To begin to solve the problem, you need to collect a huge array of statistics. We must determine where electromagnetic noise occurs most often, at what frequencies, what is the source. We need examples from different regions with the obligatory indication of what kind of equipment was used for measurements, what were the weather conditions, landscape, remoteness from buildings, and much more.

    If such a relevant database existed for different countries, then, theoretically, many standards existing in a number of industries could be reviewed. But this, as you know, is associated with high costs for many companies. In addition, it will be very difficult to find a balance between the cost and effectiveness of such changes.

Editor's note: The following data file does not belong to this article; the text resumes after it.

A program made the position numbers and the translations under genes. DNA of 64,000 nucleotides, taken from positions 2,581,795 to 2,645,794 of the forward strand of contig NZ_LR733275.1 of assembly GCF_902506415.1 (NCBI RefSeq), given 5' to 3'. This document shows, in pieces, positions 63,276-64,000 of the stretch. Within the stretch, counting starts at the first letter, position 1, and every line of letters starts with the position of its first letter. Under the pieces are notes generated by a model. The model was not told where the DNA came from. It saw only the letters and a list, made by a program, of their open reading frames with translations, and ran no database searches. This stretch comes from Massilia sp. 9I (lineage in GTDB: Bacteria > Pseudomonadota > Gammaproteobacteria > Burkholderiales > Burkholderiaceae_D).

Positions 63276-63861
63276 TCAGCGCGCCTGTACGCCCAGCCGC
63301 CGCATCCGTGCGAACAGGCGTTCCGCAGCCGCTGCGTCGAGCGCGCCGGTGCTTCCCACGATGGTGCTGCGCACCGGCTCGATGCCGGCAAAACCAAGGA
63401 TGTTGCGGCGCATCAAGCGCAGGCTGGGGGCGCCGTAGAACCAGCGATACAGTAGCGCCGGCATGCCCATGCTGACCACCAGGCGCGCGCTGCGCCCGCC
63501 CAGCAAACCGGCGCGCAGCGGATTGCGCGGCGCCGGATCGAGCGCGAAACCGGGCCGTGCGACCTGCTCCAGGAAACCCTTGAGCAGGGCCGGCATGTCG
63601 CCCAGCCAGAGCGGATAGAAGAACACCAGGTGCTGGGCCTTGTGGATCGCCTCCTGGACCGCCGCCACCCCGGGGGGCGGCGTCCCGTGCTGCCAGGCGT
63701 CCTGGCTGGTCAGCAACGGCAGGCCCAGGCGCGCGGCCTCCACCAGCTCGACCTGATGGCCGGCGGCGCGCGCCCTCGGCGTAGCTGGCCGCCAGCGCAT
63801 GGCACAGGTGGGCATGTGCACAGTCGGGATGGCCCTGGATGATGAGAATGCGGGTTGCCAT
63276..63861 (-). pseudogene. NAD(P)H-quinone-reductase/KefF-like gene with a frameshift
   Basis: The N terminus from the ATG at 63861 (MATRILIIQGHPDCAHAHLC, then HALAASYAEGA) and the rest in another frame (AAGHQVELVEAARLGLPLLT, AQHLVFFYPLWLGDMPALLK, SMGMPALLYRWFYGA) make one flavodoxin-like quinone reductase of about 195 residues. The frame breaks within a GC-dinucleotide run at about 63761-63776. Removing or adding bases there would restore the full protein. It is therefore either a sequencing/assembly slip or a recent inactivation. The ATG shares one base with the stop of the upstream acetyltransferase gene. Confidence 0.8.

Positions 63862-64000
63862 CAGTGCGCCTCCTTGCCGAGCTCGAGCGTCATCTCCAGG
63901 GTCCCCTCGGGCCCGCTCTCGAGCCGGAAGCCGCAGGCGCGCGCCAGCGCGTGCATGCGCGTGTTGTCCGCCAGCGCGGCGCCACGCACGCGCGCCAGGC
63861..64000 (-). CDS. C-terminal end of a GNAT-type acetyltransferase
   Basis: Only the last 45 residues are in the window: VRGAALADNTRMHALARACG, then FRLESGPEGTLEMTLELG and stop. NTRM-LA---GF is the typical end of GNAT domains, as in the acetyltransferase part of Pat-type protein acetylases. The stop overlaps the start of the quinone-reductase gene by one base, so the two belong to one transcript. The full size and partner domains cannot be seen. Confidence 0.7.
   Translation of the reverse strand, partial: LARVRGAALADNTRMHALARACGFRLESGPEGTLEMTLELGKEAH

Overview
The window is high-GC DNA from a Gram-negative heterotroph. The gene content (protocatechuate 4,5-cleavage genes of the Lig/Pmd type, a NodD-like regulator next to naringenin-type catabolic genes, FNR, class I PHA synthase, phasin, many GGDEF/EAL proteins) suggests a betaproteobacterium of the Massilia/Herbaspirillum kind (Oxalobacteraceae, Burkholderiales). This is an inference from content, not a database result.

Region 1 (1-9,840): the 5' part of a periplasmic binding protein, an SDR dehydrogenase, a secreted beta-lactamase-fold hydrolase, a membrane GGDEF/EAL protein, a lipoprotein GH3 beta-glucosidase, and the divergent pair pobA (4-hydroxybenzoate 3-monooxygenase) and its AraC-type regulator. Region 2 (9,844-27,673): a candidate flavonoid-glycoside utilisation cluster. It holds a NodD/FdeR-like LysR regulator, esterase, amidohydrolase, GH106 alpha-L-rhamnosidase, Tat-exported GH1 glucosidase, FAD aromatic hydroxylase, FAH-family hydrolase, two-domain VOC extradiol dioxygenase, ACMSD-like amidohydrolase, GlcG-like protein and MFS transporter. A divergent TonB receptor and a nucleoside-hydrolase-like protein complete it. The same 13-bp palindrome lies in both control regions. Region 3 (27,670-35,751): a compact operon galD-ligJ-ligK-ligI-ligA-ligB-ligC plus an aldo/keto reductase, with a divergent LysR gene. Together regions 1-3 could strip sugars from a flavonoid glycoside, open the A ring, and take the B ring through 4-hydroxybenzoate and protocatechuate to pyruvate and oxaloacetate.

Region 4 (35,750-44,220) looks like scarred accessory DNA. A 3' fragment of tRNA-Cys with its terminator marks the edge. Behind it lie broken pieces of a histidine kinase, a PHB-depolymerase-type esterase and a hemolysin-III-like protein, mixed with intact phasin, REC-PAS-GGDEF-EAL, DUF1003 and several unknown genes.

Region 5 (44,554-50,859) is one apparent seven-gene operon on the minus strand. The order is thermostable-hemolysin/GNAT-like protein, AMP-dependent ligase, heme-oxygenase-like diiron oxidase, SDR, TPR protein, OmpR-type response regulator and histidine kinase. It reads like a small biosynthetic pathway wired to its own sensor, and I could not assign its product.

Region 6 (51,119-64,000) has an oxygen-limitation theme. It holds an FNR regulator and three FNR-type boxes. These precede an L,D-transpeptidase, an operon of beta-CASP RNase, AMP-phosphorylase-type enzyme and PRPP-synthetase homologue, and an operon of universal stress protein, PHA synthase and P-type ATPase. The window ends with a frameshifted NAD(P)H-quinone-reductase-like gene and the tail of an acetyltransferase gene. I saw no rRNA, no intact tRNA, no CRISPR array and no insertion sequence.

Definitely, it is necessary to reconsider the approach of state regulators in this area. Today, we are only concerned with the effect of radiation from various radio transmitters, including mobile phones and the infrastructure of mobile operators. And electromagnetic noise is ignored by everyone, although it could potentially be much more harmful.

    State regulators must resolve this issue. At least from the point of view of deterioration of communication quality with increasing load on the same part of the frequency spectrum. We are already heavily dependent on wireless communication systems, and in the future this dependence will grow and expand. Therefore, engineers will have to create new devices based on the conditions of high electromagnetic pollution.

    The problem will only worsen with the advent of an increasing number of devices that use more and more spectrum frequencies. There are no universal technologies or tricks to suppress electromagnetic noise. After all, there can be many reasons for its occurrence. It is possible that it is precisely because of electromagnetic pollution that many Internet of Things users will be disappointed in this technology, creating the first products undeservedly bad reputation.